The central banks of the euro zone and the USA will incur losses in the hundreds of billions in the coming years. "We expect that the burden on the Eurosystem will be around 60 to 80 billion euros in 2023 and will then decrease in the following years, so that within three to four years around 100 to 120 billion euros should come together," said Ulrich Kater, chief economist of Dekabank to WELT AM SONNTAG. "For the Fed, the numbers are in the same order of magnitude, around $150 billion," Kater continued.
Other economists are also anticipating losses of this magnitude. The reason for this is the turnaround in interest rates that took place this year. "The return on central bank investments brings in less than they cost their deposits," said Kater. The currency watchdogs now have to pay the banks normal interest rates again for their deposits at the central bank.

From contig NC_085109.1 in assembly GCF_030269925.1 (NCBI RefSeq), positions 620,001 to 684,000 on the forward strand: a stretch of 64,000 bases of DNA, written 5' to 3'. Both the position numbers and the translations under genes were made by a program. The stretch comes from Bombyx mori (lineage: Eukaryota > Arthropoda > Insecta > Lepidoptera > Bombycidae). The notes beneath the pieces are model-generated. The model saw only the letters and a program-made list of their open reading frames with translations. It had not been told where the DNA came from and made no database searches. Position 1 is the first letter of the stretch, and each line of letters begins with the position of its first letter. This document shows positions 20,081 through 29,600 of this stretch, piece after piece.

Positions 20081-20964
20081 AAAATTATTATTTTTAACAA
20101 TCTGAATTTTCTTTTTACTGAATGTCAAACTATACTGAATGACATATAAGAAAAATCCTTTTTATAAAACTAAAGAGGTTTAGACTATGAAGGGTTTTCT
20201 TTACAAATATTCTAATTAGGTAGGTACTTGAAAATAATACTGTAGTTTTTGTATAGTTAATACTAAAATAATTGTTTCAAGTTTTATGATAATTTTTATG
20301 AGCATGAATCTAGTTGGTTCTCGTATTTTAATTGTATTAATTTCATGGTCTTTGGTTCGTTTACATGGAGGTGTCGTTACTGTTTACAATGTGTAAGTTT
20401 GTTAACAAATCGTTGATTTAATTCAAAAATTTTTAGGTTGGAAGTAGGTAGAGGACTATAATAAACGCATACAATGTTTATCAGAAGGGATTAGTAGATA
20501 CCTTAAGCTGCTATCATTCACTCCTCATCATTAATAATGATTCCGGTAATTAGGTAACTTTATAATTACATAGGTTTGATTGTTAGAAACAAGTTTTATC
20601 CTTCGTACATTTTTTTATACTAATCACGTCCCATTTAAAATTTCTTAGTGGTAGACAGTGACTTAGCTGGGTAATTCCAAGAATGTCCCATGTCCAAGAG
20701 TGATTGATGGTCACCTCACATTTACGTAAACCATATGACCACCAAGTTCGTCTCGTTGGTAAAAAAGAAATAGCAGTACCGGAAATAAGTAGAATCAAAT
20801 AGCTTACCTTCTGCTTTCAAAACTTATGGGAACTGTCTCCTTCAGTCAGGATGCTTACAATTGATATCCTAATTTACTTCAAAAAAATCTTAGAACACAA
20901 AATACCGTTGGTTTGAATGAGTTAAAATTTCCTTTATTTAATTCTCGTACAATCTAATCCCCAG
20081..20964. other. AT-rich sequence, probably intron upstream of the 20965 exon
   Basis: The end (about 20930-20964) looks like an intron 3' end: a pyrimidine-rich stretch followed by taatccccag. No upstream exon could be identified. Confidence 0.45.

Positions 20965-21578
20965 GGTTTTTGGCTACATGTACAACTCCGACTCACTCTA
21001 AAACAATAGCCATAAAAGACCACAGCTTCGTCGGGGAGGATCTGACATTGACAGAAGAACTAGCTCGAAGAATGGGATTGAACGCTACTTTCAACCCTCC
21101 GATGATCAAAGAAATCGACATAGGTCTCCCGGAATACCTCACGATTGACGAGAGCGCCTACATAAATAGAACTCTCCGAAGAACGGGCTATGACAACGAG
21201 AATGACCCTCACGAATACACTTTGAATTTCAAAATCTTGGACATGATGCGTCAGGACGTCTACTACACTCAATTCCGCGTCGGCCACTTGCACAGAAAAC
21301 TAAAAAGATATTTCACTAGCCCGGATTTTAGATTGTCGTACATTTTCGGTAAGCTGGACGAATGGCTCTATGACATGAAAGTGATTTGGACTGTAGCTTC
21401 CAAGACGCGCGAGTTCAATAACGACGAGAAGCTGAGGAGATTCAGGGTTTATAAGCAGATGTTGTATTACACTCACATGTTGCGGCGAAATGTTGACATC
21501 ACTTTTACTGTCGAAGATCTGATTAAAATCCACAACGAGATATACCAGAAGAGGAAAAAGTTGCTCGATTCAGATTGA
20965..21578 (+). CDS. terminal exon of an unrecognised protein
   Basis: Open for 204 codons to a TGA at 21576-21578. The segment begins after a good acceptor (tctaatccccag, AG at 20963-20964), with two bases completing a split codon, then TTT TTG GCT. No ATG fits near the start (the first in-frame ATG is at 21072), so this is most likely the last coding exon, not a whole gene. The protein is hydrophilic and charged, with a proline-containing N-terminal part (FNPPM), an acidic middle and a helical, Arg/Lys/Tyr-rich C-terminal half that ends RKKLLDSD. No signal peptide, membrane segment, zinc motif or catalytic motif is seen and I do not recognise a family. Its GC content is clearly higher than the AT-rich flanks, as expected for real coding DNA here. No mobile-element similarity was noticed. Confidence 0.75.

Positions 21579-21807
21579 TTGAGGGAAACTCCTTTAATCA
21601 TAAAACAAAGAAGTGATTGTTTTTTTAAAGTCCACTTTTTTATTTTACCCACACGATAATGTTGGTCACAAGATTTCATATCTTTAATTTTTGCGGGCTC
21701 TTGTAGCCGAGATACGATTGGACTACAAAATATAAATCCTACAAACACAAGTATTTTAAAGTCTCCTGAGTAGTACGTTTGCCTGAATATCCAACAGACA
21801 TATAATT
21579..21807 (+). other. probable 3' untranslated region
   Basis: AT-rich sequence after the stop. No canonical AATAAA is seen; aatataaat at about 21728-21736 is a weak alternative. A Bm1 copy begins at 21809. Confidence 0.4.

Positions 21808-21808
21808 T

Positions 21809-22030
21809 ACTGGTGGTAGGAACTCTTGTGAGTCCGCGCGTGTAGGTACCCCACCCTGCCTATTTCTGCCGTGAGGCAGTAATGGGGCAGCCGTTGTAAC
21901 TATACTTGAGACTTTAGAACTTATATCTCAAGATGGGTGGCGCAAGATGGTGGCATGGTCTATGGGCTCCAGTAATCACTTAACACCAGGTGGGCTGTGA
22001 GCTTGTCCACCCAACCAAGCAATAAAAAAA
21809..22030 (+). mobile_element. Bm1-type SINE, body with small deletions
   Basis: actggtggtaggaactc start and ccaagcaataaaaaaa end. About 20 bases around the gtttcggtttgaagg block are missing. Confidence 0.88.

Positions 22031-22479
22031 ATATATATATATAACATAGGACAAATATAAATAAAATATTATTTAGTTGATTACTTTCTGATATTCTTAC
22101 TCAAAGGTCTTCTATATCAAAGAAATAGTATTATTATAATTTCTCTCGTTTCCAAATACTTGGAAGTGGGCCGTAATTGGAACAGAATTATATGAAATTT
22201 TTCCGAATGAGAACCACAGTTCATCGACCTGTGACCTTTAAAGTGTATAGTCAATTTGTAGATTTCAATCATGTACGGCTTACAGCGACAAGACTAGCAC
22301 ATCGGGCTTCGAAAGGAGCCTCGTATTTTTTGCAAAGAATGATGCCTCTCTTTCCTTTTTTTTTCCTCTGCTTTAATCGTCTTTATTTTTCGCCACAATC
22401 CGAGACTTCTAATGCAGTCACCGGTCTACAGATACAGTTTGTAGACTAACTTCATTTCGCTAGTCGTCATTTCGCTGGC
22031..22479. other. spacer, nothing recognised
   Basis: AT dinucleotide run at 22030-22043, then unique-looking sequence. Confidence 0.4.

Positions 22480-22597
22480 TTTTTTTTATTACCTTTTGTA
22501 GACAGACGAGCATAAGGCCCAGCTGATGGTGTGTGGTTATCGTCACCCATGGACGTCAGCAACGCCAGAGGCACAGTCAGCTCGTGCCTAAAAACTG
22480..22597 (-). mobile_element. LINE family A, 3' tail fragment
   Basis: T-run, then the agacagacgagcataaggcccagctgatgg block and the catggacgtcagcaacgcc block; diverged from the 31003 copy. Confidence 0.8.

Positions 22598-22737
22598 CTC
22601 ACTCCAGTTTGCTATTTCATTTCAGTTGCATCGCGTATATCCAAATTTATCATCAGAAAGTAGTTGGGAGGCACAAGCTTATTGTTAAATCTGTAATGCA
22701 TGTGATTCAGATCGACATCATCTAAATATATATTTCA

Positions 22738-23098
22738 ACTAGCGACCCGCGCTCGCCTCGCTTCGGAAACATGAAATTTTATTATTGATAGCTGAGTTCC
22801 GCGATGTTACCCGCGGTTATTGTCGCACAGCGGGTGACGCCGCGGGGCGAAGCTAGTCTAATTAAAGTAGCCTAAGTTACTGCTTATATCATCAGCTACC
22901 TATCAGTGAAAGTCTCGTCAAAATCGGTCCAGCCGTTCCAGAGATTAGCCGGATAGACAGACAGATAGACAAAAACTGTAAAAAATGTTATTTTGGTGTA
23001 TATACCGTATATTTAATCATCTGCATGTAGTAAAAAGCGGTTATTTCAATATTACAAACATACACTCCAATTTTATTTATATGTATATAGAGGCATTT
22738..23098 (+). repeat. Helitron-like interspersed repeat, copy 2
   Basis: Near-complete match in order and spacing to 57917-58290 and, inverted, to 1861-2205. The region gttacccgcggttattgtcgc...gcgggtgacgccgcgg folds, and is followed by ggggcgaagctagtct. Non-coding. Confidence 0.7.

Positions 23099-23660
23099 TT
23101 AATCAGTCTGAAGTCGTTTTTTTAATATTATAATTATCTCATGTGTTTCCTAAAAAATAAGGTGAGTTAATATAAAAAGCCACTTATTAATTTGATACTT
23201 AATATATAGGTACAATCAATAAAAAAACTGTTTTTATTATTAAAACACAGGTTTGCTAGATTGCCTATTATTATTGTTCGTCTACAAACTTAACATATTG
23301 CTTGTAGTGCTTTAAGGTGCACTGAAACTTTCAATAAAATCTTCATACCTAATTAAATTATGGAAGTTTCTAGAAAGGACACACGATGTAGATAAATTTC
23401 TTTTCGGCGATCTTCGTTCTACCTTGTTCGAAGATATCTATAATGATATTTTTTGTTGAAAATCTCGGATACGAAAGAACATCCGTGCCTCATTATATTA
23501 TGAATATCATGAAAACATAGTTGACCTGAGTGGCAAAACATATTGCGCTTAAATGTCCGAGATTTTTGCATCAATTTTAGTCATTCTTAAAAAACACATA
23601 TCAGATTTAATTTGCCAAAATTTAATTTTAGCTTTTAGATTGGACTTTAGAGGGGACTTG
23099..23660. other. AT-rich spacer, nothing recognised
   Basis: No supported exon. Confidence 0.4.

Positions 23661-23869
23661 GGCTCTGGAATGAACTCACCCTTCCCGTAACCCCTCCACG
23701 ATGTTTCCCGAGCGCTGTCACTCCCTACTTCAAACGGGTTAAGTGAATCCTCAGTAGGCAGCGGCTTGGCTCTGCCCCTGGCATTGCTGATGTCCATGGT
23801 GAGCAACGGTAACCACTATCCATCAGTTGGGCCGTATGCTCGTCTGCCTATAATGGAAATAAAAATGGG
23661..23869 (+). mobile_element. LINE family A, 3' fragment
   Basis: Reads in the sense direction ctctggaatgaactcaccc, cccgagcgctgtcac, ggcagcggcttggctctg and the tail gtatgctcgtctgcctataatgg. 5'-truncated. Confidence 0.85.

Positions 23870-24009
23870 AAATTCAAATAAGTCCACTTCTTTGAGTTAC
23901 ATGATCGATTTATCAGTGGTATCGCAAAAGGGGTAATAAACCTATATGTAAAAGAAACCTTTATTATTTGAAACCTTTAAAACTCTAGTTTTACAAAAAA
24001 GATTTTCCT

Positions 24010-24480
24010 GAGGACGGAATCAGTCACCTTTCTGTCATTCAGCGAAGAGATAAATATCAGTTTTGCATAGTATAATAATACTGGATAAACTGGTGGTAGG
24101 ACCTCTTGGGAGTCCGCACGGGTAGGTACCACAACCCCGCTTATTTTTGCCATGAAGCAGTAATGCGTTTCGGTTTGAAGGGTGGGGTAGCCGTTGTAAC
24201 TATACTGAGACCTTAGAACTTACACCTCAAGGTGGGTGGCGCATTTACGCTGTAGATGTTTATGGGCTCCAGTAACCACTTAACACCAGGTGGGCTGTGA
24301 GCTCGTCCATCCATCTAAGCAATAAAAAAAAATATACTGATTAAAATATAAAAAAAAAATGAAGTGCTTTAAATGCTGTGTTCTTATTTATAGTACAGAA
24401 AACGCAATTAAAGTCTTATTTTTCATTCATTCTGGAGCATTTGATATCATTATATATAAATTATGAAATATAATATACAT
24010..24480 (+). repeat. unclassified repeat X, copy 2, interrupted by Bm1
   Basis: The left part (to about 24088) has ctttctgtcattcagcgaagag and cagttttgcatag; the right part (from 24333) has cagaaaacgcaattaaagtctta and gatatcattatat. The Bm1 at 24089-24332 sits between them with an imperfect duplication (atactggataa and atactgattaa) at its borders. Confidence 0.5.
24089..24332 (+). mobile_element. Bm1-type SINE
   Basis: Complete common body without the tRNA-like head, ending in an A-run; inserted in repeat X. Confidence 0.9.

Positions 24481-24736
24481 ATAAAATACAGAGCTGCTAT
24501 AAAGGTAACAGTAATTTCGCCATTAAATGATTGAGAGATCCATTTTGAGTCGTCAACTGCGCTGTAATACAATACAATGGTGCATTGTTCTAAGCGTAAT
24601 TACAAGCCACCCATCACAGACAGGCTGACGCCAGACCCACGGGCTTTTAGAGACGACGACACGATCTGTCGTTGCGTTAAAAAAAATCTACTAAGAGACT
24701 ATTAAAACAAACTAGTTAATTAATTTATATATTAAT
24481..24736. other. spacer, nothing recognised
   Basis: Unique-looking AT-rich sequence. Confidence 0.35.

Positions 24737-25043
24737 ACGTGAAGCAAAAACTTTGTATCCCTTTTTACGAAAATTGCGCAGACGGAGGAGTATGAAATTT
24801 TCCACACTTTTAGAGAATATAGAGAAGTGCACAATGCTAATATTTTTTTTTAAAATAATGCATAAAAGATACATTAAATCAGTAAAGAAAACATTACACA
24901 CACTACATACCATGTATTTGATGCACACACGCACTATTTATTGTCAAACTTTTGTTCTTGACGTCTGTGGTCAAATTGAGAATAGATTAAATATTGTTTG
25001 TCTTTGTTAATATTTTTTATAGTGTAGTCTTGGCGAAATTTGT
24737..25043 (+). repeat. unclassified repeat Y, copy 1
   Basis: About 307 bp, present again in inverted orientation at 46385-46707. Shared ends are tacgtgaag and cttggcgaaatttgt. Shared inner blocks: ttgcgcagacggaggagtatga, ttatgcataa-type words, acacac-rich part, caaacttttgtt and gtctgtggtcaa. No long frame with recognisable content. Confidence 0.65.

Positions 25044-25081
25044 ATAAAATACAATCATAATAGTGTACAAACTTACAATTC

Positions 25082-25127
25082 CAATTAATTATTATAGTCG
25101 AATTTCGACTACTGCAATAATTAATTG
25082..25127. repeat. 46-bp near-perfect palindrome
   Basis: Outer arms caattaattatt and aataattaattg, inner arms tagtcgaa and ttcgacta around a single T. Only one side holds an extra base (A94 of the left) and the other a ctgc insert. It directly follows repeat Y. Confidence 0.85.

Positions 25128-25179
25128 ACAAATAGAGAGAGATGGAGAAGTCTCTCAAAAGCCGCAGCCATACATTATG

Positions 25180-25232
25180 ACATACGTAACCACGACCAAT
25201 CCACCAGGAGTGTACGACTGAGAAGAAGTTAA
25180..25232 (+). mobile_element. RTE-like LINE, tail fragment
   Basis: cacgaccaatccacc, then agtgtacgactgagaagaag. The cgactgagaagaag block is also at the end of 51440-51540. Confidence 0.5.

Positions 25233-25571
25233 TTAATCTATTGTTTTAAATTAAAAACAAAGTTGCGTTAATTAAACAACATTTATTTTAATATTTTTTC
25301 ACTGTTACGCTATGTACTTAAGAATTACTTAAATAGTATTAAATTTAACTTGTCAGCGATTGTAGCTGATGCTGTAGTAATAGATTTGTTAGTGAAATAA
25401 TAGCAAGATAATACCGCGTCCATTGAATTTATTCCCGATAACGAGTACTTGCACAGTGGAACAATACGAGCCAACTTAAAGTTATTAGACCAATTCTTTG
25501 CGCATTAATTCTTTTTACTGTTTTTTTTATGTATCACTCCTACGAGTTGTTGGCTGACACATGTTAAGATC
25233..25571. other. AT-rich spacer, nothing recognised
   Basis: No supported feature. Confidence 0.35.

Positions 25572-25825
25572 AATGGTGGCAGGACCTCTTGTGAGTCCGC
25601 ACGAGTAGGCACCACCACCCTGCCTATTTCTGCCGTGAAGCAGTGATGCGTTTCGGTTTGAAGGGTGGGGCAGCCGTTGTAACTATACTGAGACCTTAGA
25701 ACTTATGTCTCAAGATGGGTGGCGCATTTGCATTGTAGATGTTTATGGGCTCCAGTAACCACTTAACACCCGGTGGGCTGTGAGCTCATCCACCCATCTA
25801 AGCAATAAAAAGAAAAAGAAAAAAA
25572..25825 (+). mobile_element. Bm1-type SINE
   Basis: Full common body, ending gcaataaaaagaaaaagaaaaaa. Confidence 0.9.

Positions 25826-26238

At the same time, however, they have bought up a huge portfolio of bonds in recent years that pay little or no interest, and in the eurozone sometimes even have negative interest rates. The more interest rates rise in the coming months, the greater the losses will be.
The ECB has at least taken precautions for this. Since it was clear that a change in monetary policy would result in losses, it built up reserves of around 120 billion euros, which can now be offset against the deficit in the balance sheet. In the US, the Fed is expected to offset losses against gains in later years.
"Everything on shares" is the daily stock exchange shot from the WELT business editorial team. Every morning from 5 a.m. with the financial journalists from WELT. For stock market experts and beginners. Subscribe to the podcast on Spotify, Apple Podcast, Amazon Music and Deezer. Or directly via RSS feed.